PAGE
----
In contrast to the fictional difficulties Charlotte Simmons faces, I hope colleges are doing a better job of providing moral support to incoming students, especially those with very limited financial resources.
8 of 10 people found this review helpful
If Oscars were given for acting out books, Baker would go home with the golden statue -- he's great. Just great. With so many different people populating this book -- Southern homefolk, Boston elite, Jewish professors, black athletes, little-guy reporters -- it was nothing short of fascinating to realize how much you learned about each character from just listening to them speak -- through Baker, of course. Very well done.
That said, this was one of the few books I've ever encountered that shoulda been shorter, by about a third. We are treated to three separate episodes of play-by-play basketball, which maybe some sports nuts loved, but got intensly boring after just a few minutes. And some of the love -- make that sex -- scenes were disgusting and way overdone, even though one has to suppose that writing these sex and sport scenes must have been great fun for Wolfe. If I'd been reading the book, I would have skipped ahead, but with an audio book, you have no way of knowing how long it's going to continue.
None of this should deter you from experiencing this book, in one format or another. "Charlotte" is a very very good book, and one that surely will cause some heartburn among the denizens of the hallowed halls of ivy. It's surely one of those situations in which a book of fiction will bring about more reform, long run, than a dry, academic critique ever could.
Read it, or listen to it, but don't miss "I Am Charlotte Simmons".
4 of 5 people found this review helpful
What does Dylan Baker bring to the story that you wouldn’t experience if you just read the book?
The narrator, Dylan Baker, uses a bunch of voices and accents for both the male and female characters. He's a very talented narrator, and he reads the story as if he's talking to you, or narrating your--or someone else's--thoughts. Which is to say that he's very real, down-to-earth, and has no annoying aristocratic or British accent as so many audiobooks narrators seem to have. 5-star narration. He's an excellent reader.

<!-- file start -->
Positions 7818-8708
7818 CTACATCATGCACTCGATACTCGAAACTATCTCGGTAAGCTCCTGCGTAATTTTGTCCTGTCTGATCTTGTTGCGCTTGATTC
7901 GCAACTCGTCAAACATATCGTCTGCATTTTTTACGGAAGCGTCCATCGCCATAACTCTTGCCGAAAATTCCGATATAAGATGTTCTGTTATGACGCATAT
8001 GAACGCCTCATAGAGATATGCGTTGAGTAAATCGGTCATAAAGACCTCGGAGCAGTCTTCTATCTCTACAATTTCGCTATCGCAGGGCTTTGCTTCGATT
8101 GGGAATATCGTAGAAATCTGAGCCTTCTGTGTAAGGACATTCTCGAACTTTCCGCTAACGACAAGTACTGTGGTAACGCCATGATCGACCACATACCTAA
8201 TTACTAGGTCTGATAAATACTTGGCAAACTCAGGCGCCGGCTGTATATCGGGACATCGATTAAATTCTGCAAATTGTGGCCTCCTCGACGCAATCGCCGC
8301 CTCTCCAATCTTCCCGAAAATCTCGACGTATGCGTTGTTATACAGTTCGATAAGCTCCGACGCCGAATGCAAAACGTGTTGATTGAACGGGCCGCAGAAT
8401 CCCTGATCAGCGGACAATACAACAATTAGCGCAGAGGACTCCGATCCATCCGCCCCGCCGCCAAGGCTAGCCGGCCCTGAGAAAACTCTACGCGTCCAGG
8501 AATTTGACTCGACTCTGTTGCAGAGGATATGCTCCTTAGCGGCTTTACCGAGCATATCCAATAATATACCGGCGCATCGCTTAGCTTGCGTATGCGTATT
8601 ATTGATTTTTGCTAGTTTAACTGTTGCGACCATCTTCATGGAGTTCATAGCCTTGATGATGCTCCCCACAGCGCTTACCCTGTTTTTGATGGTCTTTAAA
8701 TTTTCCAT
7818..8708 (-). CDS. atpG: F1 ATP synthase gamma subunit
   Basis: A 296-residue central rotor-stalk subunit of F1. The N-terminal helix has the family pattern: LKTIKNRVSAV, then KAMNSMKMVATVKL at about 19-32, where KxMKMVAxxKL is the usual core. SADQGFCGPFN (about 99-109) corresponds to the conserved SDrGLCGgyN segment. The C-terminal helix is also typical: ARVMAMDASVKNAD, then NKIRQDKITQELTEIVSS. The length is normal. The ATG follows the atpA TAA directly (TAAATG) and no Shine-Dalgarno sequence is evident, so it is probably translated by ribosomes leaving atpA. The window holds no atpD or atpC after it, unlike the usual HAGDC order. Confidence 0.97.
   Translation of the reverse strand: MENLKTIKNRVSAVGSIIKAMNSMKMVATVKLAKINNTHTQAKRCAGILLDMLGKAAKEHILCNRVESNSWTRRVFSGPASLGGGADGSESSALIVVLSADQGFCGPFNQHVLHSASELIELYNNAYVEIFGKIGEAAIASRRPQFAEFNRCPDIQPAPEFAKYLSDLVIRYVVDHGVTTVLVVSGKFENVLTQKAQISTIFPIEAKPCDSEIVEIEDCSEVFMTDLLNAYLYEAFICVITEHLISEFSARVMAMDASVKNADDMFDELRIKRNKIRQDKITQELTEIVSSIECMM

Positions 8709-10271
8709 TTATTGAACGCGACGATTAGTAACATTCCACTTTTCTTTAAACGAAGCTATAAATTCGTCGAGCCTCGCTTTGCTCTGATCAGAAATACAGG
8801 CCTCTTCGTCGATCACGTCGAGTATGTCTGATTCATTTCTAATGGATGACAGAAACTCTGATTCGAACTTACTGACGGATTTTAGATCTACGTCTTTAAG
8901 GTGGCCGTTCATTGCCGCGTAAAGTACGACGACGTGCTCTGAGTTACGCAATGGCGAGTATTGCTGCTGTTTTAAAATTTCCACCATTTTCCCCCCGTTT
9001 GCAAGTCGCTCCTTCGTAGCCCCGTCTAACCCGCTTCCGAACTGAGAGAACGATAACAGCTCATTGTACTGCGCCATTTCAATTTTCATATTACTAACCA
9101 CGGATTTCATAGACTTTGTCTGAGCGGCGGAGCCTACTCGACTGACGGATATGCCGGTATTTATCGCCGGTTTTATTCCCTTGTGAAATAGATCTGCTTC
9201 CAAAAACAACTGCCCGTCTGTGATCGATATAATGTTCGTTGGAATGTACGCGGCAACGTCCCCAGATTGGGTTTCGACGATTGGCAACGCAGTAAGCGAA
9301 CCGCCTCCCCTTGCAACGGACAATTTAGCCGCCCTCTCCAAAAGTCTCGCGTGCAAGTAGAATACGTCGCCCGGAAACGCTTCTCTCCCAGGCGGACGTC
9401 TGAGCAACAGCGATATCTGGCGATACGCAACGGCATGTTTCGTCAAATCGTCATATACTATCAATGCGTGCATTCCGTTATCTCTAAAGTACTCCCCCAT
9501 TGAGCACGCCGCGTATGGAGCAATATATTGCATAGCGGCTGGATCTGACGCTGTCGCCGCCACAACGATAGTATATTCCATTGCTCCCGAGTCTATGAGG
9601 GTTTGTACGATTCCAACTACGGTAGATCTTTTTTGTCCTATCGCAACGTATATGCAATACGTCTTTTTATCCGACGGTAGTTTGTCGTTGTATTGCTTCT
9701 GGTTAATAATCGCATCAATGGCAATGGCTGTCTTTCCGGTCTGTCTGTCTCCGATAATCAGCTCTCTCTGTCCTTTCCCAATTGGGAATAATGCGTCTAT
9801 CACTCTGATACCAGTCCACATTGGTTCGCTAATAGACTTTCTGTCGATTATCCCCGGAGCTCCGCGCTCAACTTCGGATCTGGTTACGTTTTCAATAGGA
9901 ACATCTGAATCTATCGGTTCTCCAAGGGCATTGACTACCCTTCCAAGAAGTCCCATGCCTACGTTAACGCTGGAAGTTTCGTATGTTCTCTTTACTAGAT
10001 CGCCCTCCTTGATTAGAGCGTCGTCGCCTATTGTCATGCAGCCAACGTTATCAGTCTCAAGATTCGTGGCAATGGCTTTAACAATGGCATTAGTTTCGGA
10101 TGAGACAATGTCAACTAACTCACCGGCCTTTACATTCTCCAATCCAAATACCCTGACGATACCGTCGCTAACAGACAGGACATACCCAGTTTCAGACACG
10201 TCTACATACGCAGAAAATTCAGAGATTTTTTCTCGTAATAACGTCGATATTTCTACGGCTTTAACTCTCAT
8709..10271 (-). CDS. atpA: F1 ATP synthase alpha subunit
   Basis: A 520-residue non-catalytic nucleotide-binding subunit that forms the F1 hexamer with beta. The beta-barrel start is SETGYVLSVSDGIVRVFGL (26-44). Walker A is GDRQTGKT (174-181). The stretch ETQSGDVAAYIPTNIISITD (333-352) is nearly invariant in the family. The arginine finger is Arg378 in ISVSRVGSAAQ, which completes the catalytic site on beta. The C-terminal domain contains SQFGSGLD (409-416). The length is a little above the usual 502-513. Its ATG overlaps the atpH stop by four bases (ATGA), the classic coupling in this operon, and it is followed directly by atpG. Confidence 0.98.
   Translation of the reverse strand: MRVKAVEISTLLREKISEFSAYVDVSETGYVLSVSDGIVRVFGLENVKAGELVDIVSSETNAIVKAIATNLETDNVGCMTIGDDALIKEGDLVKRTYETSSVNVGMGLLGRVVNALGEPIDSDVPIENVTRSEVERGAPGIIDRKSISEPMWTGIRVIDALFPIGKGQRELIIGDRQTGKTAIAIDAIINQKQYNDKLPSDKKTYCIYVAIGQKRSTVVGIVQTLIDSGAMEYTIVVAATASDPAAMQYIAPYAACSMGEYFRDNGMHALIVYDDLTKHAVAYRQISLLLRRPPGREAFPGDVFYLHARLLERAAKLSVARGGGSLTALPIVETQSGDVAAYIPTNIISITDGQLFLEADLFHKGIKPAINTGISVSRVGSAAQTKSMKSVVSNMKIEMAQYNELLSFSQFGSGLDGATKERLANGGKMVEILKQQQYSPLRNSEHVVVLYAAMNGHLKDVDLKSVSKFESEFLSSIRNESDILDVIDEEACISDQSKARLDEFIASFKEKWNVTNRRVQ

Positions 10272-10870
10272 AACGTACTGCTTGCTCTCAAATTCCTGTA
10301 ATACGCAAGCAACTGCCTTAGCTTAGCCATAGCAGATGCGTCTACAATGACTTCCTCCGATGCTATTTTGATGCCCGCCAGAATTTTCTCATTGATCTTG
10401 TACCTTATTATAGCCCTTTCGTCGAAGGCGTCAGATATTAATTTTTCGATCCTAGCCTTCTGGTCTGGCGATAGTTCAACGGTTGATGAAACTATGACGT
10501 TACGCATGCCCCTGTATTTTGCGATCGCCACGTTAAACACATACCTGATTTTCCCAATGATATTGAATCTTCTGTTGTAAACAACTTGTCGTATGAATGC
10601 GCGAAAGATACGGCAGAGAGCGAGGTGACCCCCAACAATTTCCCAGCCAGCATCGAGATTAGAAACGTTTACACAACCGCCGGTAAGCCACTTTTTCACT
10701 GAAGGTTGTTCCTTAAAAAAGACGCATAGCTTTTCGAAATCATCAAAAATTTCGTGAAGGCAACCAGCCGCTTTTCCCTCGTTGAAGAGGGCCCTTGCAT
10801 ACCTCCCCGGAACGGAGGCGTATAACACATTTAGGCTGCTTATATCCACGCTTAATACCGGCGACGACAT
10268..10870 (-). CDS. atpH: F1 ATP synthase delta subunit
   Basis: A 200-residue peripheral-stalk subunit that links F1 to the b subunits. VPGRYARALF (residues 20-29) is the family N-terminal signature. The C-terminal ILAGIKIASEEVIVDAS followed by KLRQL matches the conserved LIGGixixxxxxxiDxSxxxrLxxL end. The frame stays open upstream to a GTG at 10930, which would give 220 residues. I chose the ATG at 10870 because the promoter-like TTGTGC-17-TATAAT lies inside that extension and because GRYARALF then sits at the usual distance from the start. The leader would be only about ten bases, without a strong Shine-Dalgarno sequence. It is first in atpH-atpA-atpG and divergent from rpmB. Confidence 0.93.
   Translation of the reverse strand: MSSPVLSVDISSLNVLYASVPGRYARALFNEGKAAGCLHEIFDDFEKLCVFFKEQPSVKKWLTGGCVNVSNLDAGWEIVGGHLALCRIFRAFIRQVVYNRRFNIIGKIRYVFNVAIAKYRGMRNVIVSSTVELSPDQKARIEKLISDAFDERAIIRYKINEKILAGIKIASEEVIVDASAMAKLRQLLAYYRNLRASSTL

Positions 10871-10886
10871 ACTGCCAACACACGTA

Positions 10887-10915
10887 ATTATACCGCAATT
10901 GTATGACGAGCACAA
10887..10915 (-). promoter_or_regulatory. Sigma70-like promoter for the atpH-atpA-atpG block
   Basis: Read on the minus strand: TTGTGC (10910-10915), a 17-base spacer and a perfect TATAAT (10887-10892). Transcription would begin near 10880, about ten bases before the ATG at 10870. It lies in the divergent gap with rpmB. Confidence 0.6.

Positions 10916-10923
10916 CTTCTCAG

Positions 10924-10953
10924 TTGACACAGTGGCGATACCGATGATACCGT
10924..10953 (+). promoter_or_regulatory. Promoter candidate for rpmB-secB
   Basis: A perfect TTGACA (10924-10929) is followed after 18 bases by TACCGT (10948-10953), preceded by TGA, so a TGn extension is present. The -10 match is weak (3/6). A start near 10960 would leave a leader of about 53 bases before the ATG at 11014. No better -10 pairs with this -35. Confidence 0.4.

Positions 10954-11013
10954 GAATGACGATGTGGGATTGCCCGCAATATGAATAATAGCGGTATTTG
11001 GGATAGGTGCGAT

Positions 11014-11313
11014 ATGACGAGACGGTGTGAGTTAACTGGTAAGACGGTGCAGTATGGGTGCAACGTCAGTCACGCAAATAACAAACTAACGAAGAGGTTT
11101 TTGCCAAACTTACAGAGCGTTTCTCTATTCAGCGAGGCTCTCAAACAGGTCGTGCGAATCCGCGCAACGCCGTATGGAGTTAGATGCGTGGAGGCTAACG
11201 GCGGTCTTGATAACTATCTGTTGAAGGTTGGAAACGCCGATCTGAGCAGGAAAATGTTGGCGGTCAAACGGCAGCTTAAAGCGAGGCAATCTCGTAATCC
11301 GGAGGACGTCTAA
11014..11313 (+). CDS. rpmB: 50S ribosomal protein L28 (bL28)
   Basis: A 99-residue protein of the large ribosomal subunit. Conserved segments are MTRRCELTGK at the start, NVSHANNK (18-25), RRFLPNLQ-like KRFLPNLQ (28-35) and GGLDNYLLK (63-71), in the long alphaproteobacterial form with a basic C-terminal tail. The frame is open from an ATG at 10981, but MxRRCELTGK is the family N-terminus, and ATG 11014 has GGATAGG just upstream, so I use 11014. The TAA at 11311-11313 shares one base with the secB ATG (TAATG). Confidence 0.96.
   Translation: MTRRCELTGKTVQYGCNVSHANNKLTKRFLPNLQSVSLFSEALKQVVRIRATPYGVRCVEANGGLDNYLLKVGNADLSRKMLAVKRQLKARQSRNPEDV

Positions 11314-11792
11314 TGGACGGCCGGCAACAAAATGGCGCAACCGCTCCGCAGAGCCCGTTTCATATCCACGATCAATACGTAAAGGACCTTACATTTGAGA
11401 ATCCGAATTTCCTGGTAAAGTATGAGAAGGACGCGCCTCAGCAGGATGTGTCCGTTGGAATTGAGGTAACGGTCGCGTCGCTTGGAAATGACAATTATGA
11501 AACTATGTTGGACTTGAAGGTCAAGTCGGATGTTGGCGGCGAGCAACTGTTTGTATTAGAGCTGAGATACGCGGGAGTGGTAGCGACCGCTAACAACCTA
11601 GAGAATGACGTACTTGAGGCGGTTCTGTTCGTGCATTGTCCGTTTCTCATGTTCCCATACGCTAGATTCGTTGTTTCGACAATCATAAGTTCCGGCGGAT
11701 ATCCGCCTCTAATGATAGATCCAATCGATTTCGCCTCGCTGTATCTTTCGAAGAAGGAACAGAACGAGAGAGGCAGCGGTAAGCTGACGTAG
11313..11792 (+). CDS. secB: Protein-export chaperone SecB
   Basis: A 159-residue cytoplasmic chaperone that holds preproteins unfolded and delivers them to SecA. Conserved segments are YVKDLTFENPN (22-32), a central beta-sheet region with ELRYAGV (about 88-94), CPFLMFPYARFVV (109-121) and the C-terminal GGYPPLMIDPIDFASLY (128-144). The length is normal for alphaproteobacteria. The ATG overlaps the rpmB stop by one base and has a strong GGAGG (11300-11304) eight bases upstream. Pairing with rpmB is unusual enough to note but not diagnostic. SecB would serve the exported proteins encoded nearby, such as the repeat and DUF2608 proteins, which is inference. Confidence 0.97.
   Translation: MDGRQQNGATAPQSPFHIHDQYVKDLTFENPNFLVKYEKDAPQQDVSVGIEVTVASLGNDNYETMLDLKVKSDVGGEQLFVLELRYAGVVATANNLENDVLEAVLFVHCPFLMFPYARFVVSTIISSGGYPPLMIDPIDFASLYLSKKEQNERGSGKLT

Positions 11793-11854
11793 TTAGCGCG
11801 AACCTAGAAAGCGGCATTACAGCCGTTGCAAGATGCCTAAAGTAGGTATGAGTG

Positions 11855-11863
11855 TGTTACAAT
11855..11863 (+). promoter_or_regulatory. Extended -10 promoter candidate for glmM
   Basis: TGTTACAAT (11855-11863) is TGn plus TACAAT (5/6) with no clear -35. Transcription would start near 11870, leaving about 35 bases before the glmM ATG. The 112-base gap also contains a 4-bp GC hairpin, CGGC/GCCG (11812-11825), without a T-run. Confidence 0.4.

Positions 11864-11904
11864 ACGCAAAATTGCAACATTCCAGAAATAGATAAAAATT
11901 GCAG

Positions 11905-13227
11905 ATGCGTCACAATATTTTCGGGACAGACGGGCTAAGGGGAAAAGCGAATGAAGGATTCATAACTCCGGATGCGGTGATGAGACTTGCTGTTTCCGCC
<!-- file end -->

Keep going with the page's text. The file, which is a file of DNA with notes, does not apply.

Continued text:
Any additional comments?
Beware of the abridged version of this book! I mistakenly purchased the abridged version, but didn't really realize it was abridged until about two hours into the narration when the book seemed to become a bit too fast-paced and too shallow, the characters seemed too under-developed (after all, I thought the book was, at that point, about 1/4 the way through), and the scenes in the plot began to seem disjointed. So I bought the Kindle version of the book to follow along and that's when I realized I had purchased the abridged version (I thought I had purchased an unabridged version).<br/><br/>As you can tell, I definitely do not recommend the abridged version of this book. This narrator reads at a good rate-of-speed and is, above all, interesting to listen to. The book is good anyway, but a bad narrator can make even the best book a chore, and a good narrator can make a good book better.
1 of 1 people found this review helpful
great book and narrator was fabulous. would not have been as good if i had read it.
1 of 1 people found this review helpful
This wasn't the easiest book. At some points, I
felt rather uncomfortable with the story. Just goes
to show you...the generation gap is real. Especially lately. But, discomfort and angst, nowwithstanding, this book seems to me to be very important, a literate chronical of its time.
If you hate hearing foul language, think twice before you listen to it. The "f" word and its
siblings seem to make up 20% of the dialogue.
But, Wolf said he tried for authenticity. What
is more painful, if the writer is accurate, is
how our poor English language has been reduced
and mangled in, of all places, our palaces of
"higher learning". Anyone who thinks today's
kids are smarter than ever should read this book.
1 of 1 people found this review helpful
Excellent and funny and sad. This depicts college life and upscale universities. Scary in parts -- especially with my sons in college. Scarier if I had daughters. A great read that reflects college life - and growth.
1 of 1 people found this review helpful